By Hideyuki Sano

TOKYO (Reuters) – Asian shares prices held near five-month highs on Thursday after upbeat U.S. housing and Chinese factory data, while the dollar nursed modest losses following Federal Reserve Chair Janet Yellen’s comments.

MSCI’s broadest index of Asia-Pacific shares outside Japan <.MIAPJ0000PUS> stood little changed near the five-month high hit on Wednesday while Japan’s Nikkei <.N225> rose 0.2 percent.

MSCI’s 46-country world index <.MIWD00000PUS> stood just below its double-top of its September peak and a record high hit in July.

“On the whole, the world’s markets seem likely to be in a risk-on mode. The valuation still looks not that expensive, except for U.S. markets,” said Hirokazu Kabeya, senior strategist at Daiwa Securities.

The price-earnings ratio of U.S. shares stood at 19.6, but the world’s markets on the whole were traded at 16.3 times the earnings, according to Thomson Reuters Starmine.

Wall Street shares were narrowly mixed on Wednesday as a positive mood was offset by a 2.6 percent fall in Apple <AAPL.O>, which saw some profit-taking after gaining 21 percent since the start of this year.

U.S. new homes sales data showed solid sales in January despite snow storms in the Northeast in the country. [USHNS=ECI].

The U.S. data followed a survey showing activity in China’s factory sector edged up to a four-month high in February.

Also whetting investors’ risk appetite, Yellen’s congressional testimony on Tuesday and Wednesday suggested the Fed is in no rush to raise rates, even though technically she did not rule a hike as early as in June.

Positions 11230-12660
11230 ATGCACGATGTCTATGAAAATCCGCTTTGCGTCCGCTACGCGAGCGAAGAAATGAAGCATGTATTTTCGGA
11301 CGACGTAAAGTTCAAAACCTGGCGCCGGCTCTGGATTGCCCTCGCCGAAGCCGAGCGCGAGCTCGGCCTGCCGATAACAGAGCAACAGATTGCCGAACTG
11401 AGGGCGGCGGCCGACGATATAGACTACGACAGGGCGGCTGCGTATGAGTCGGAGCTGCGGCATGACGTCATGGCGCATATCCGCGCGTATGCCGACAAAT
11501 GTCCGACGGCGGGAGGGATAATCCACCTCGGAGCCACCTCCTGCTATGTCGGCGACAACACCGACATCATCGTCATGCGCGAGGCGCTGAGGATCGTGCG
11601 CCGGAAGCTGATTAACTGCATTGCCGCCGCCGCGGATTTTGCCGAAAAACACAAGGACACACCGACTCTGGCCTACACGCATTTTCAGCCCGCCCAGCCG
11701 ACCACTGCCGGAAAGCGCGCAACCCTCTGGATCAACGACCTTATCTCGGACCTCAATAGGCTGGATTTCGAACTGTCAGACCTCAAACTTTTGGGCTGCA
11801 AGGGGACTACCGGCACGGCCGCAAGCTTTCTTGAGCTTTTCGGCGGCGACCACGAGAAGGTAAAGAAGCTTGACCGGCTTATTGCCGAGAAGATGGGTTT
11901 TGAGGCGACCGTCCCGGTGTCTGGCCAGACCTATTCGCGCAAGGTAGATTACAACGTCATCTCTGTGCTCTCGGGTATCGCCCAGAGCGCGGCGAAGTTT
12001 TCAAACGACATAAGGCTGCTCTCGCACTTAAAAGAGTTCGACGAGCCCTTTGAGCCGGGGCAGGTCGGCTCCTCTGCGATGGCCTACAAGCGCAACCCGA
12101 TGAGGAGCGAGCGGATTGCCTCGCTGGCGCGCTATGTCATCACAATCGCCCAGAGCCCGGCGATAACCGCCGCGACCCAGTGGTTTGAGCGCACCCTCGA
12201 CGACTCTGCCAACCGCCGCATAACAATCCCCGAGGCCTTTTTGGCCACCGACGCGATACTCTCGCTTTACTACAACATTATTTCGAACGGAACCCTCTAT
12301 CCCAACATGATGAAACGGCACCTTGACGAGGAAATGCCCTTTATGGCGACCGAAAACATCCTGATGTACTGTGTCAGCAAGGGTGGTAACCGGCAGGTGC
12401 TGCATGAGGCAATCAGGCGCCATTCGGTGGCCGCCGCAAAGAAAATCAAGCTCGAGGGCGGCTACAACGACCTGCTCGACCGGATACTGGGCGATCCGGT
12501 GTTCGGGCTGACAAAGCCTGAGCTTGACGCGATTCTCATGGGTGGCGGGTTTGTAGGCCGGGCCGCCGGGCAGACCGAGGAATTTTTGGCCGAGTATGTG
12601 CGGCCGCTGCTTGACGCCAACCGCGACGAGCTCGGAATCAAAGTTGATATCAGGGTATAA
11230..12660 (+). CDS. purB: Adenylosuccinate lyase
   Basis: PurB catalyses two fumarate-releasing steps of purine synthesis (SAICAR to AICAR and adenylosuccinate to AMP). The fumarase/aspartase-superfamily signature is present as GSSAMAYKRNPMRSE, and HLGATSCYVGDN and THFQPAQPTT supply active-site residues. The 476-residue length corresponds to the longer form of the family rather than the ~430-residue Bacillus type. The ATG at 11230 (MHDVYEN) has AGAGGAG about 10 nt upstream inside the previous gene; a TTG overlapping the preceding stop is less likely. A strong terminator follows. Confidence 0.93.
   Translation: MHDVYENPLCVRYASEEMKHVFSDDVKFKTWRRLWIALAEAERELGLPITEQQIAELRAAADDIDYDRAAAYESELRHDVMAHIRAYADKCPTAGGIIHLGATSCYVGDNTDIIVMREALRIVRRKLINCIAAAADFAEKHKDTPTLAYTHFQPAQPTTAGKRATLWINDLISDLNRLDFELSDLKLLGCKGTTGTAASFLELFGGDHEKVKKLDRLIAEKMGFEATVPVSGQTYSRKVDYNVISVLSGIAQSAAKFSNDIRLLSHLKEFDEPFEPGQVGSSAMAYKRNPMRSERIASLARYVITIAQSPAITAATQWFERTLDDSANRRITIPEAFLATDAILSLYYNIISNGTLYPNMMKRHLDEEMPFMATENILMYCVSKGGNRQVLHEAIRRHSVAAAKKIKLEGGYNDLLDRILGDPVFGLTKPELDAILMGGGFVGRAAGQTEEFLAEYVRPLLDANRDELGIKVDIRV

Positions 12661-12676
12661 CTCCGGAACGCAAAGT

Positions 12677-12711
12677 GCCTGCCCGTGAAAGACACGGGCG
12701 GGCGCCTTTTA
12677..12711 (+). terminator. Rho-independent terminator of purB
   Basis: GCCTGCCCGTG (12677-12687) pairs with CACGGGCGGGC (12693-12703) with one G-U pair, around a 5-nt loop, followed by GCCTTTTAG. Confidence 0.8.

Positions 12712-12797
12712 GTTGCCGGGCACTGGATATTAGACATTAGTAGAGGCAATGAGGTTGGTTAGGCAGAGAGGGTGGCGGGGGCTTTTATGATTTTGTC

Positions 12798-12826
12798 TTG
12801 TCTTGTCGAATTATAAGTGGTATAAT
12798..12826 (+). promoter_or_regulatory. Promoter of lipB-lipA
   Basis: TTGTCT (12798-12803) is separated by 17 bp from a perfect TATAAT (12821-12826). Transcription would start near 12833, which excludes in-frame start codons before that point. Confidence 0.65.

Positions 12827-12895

“The only thing that is clear is that the FOMC (Federal Open Market Committee) has given itself more flexibility than before,” said Ray Attrill, Global Co-Head of FX Strategy at National Australia Bank in Sydney.

“If U.S. data begins to positive surprise once more, the market will quickly jump back on to the ‘Buy USD’ bandwagon.”

Following Yellen’s comments, U.S. bond yields have fallen sharply this week, with the 10-year notes yielding 1.972 percent <US10YT=RR>, compared to 2.133 percent at the end of last week and six-week high of 2.164 percent hit on Feb 18.

That took some shine off the dollar in the currency market particularly against the British pound and the Australian dollar.

The dollar index fell 0.3 percent on Wednesday to 94.208, turning negative on the week.

The euro stood at $ 1.1362 <EUR=>, maintaining its 0.2 percent gains the previous day.

Sterling hit an eight-week high of $ 1.5538 <GBP=D4> on Wednesday and last stood at $ 1.5527. Likewise the Australian dollar hit a four-week high of $ 0.7903 <AUD=D4> and last traded at $ 0.7885.

The prospects of U.S. interest rates staying near zero for some time were good news for gold, which recovered to $ 1,205.40 per ounce <XAU=> from seven-week low of $ 1,190.80 on Tuesday.

Oil prices jumped, with Brent crude surging five percent on Wednesday following comments from Saudi Arabia’s oil minister that oil demand was growing, and the upbeat Chinese factory data.

(Additional reporting by Ian Chua in Sydney; Editing by Eric Meijer)